have this also, from the opening essay:

"...there is here, however, or so it seems, at least a faint echo of another travellers'-tale; and since it was probably told on the authority of six learned greeks and seven erudite arabs, all with long names difficult to read, hard to pronounce, and impossible to spell, i'll skip them, shall i? good. briefly, it is to this effect: there is a place where the horse breeders take their mares, when the west wind blows, in order that they may become pregnant by this wind, and produce swift foals. and if you doubt this, consider the fact that the west wind's very name is mentioned, to wit: aquilo, the eagle-swift. are you still skeptical? then consider the evidence compiled from old sources by mr clark firestone, as follows: "male sheep are conceived when the northeast wind blows, and females when the south wind blows, according to the tartars, who call the wind 'the foal which courses round the earth.'" if sheep, why not horses? hah-ah, you cannot answer, bowled over as you are bymy remorseless logic! well, having told you not only the name of the randy daddy of these colts, let me cite an authority whom you had better not dismiss, videlicet pliny the elder. "in the vicinity of olisipo and the river tagus, the mares, by turning their faces towards the west wind as it blows, become impregnated by its its breezes; and the foals thus conceived are remarkable for their fleetness; but they never live beyond three years." ... why one wind should wish to commit dalliance with sheep and another with horses, i cannot say; there is no accounting for taste."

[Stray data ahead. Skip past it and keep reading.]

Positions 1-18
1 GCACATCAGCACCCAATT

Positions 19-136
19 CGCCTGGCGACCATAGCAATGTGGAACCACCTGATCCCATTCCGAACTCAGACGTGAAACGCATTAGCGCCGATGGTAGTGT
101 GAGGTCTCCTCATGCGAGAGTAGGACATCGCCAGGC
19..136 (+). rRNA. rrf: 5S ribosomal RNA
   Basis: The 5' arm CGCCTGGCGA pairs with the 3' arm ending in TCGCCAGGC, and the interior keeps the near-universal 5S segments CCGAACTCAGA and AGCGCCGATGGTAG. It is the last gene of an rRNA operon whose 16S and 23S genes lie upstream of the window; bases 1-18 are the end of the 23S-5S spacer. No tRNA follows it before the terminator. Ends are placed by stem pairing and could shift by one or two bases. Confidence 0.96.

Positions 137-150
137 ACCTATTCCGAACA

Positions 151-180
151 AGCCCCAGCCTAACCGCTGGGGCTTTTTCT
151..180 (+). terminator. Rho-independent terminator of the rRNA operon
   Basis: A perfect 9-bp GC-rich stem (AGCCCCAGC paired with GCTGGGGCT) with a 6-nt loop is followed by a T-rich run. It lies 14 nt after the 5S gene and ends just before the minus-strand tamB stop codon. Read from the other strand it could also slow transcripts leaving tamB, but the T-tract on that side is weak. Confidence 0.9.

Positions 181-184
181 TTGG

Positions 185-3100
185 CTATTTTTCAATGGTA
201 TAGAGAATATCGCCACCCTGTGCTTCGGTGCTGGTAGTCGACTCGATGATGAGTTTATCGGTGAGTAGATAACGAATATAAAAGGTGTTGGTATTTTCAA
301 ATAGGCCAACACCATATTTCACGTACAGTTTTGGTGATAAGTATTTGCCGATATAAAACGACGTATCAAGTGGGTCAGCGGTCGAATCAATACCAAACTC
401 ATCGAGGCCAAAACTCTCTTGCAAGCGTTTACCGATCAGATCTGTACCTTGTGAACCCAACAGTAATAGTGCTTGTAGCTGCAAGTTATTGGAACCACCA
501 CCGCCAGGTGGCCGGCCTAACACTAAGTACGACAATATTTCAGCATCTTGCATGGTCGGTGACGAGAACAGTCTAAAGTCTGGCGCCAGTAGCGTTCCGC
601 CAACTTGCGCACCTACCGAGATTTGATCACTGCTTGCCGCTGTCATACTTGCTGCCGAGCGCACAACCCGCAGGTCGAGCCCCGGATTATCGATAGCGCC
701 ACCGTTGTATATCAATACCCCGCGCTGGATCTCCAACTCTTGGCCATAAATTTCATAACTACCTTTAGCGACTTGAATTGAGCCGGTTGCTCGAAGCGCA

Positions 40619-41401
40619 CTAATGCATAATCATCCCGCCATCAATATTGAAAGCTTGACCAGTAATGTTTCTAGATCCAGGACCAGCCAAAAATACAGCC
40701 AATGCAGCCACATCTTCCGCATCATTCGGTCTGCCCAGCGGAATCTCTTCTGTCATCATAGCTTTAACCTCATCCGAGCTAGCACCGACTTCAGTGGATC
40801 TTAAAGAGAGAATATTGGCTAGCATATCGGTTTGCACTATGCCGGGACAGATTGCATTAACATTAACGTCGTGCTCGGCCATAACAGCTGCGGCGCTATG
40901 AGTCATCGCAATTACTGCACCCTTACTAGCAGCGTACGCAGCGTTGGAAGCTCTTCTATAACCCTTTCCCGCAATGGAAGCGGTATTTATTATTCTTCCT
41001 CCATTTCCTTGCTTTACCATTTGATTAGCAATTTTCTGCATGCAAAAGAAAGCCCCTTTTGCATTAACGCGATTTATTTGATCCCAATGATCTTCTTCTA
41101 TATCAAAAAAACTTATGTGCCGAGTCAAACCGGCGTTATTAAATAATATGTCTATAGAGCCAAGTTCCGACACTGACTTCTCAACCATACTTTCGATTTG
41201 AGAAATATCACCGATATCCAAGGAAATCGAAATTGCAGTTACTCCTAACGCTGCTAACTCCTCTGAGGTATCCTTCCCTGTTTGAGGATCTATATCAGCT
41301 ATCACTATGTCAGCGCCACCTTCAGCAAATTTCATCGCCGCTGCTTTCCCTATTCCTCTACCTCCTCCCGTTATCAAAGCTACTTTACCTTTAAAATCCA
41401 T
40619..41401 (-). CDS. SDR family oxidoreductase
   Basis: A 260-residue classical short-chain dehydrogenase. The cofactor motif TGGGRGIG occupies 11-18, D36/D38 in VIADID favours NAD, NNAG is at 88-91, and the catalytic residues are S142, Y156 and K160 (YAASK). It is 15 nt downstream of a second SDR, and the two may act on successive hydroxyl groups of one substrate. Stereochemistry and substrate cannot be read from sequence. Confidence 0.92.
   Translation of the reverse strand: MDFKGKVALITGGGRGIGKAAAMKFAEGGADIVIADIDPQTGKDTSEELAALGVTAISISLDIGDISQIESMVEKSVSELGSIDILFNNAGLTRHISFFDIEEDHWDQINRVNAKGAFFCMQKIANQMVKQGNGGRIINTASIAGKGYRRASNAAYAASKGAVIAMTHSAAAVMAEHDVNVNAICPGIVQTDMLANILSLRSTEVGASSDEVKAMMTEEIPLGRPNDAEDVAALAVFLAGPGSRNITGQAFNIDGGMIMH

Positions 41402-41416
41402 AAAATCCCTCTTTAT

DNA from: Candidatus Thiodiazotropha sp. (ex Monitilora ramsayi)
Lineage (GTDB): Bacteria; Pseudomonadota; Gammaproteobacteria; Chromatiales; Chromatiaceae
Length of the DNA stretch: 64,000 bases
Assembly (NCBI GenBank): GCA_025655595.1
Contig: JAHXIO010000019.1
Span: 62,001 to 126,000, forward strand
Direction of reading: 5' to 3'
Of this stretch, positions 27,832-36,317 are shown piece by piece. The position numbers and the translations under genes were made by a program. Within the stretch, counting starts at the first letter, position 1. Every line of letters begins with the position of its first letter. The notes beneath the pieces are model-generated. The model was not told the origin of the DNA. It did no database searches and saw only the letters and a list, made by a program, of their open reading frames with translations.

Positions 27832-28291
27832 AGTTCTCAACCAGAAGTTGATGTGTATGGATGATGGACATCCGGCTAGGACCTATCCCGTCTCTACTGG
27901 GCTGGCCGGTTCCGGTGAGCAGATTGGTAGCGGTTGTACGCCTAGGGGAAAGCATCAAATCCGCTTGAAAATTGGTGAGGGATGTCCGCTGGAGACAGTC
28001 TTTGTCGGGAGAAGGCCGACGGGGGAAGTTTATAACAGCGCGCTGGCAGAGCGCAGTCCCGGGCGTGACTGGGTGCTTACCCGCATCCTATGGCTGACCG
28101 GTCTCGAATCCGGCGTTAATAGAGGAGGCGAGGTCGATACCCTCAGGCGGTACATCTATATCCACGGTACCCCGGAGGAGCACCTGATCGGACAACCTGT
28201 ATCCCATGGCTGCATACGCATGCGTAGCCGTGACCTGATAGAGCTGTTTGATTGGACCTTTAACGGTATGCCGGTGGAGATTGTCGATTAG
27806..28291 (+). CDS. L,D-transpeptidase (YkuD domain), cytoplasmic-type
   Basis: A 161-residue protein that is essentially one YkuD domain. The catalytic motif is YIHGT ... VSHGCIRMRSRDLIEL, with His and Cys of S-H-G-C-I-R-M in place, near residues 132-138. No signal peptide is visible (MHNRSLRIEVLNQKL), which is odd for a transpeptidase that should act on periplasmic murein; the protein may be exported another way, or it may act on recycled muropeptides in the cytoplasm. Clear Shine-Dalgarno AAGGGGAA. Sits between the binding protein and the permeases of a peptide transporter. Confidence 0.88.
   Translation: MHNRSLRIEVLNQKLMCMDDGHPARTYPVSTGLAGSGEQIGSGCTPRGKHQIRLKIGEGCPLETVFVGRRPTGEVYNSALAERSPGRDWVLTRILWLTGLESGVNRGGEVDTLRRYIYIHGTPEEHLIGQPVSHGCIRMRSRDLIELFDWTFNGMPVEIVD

(from "where did sinbad sail" in adventures in unhistory, avram davidson.)